Johnson says House will go to court for Biden recordings after DOJ says it won’t prosecute AG Garland

House Speaker Mike Johnson said Friday he will move in federal court to enforce a subpoena against Attorney General Merrick Garland to obtain audio recordings of President Joe Biden, after the Justice Department declined to act on the House’s contempt referral.

Johnson said in a statement that he disagrees with the DOJ’s decision, calling it “another example of the two-tiered system of justice brought to us by the Biden Administration.”

“I will be certifying the contempt reports to the U.S. Attorney for the District of Columbia,” the Louisiana Republican said. “We will also move to enforce the subpoena of Attorney General Garland in federal court.”

In a letter to Johnson earlier Friday, DOJ pointed to its “longstanding” position of not prosecuting executive branch officials who withhold information subject to executive privilege from Congress.

The announcement was anticipated after the House, in a mostly party-line vote, held Garland in contempt for not turning over audio from Biden’s interview in special counsel Robert Hur’s classified documents investigation.

“Consistent with this longstanding position and uniform practice, the Department has determined that the responses by Attorney General Garland to the subpoenas issued by the Committees did not constitute a crime, and accordingly the Department will not bring the congressional contempt citation before a grand jury or take any other action to prosecute the Attorney General,” the letter, from the department’s top congressional liaison, said.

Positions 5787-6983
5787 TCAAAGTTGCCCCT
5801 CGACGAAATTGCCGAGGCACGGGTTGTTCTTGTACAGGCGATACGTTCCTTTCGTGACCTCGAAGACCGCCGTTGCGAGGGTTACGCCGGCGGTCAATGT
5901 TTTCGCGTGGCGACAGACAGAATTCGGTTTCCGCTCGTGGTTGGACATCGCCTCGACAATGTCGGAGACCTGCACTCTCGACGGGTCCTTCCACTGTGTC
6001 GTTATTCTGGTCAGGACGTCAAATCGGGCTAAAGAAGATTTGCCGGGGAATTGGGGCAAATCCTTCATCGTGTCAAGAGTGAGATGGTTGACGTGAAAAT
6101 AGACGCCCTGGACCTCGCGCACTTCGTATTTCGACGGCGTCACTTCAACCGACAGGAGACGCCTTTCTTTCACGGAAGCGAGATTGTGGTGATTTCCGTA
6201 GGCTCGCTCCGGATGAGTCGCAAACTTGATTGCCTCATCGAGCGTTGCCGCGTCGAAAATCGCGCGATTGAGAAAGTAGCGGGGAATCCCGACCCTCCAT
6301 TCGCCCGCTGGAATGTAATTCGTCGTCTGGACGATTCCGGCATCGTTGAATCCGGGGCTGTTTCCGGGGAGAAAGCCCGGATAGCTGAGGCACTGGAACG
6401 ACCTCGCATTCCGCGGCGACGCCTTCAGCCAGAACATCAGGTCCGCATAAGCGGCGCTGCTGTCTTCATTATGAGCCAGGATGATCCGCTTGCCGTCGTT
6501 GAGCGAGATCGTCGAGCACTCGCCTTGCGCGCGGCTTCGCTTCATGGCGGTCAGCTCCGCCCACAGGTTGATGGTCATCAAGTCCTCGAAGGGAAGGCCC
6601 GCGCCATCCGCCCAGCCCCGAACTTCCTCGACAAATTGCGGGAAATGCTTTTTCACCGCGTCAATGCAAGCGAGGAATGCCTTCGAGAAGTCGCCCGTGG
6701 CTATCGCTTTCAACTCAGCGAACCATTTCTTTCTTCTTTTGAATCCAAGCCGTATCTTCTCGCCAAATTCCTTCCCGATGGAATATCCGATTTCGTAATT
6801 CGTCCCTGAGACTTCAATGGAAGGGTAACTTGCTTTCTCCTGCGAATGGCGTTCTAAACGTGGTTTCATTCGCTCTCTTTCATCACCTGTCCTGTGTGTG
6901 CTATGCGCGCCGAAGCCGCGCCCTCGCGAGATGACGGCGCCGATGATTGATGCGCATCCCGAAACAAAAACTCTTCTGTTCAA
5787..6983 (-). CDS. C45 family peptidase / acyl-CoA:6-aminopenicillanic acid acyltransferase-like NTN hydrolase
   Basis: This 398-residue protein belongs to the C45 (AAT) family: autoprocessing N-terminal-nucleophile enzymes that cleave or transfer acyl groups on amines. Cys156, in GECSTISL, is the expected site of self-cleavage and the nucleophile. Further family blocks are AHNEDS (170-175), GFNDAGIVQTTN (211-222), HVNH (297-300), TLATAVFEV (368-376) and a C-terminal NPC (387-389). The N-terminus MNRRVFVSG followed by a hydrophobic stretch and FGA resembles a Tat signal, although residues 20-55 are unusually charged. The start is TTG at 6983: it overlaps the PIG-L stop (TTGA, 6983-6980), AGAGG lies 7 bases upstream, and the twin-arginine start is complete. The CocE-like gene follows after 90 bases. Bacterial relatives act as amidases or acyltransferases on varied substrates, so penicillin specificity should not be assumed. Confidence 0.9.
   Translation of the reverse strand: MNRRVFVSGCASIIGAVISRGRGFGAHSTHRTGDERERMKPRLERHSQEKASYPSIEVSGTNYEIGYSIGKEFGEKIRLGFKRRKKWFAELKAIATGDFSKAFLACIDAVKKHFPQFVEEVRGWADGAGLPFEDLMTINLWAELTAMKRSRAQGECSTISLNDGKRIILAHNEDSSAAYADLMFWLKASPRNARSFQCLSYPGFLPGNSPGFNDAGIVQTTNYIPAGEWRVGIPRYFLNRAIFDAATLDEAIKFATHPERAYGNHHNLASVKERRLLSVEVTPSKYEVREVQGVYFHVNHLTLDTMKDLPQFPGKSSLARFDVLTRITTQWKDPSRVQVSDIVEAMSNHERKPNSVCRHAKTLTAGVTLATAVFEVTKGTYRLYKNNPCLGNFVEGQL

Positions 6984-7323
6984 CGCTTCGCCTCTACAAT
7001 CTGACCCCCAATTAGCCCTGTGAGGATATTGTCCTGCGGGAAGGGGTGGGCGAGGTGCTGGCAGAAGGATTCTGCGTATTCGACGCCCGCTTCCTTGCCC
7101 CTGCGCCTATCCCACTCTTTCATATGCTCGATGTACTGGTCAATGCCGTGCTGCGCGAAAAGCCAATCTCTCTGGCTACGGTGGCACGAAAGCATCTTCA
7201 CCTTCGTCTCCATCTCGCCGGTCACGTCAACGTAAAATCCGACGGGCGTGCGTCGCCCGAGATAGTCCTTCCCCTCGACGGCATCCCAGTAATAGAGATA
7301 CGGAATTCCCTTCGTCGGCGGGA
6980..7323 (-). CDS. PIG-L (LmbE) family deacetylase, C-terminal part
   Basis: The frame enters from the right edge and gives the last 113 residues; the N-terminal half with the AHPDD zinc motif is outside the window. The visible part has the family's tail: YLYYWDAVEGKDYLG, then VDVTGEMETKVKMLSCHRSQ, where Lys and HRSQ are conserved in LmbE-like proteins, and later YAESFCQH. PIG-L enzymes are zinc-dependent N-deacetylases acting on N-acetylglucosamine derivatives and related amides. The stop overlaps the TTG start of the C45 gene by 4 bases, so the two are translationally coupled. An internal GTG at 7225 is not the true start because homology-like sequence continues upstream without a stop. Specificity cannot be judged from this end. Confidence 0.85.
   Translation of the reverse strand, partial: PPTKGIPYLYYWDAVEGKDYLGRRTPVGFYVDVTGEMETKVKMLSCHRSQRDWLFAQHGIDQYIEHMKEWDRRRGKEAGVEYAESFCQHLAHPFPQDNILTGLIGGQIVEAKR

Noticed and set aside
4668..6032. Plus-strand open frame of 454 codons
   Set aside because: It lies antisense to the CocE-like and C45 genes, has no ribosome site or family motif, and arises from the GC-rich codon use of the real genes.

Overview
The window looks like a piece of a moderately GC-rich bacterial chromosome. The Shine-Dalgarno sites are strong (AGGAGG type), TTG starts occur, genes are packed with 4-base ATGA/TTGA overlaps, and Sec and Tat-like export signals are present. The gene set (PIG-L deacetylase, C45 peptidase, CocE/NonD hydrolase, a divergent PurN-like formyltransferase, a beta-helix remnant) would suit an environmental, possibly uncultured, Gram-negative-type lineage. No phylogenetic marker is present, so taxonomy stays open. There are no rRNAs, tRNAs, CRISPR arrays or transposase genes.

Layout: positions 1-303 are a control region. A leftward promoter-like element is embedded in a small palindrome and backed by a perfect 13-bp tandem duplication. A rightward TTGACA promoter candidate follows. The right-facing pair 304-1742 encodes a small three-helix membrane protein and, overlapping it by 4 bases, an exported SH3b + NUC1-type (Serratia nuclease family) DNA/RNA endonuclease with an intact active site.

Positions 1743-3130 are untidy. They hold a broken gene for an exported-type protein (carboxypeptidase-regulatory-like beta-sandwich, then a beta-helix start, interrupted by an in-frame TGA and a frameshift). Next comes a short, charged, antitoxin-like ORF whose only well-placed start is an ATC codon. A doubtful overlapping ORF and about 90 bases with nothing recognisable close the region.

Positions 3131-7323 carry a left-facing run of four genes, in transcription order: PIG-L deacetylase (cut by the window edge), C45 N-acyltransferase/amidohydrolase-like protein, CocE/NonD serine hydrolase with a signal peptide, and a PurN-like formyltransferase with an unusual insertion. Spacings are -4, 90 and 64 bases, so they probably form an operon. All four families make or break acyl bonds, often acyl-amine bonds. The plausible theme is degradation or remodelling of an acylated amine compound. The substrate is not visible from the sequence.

Republican lawmakers have argued that access to the tapes would provide more information, transparency and oversight around the investigation into a sitting US president.

On Wednesday, every Republican in the House except one – Rep. Dave Joyce of Ohio – voted to hold Garland in contempt of Congress.

While the Justice Department has defended its decision to not turn over the audio recordings of Biden’s interviews with Hur and his team – claiming the decision was made in part to protect this and future investigations – the Justice Department did make public transcripts of those interviews.

In describing the interviews, Hur said that Biden presented himself “as a sympathetic, well-meaning, elderly man with a poor memory.”

At the time, Biden ridiculed Hur’s report and questions about his memory.

“Their task was to make a decision over whether to move forward with charges in this case,” Biden said during a press conference following the report, noting that Hur did not move forward with charges. “For any extraneous commentary they don’t know what they’re talking about. It has not place in this report.”

CNN has sued for access to the audio recordings, writing in the April lawsuit that “without access to any of the interview records, the press and public initially could not form their own conclusions about Hur’s characterization of Biden. … Transcripts, however, are no substitute for recordings.”

In a statement following the vote to hold him in contempt, Garland said Republicans had turned “a serious congressional authority into a partisan weapon” and that he was “deeply disappointed.”

This story has been updated with additional reporting.

CNN’s Annie Grayer contributed to this report.

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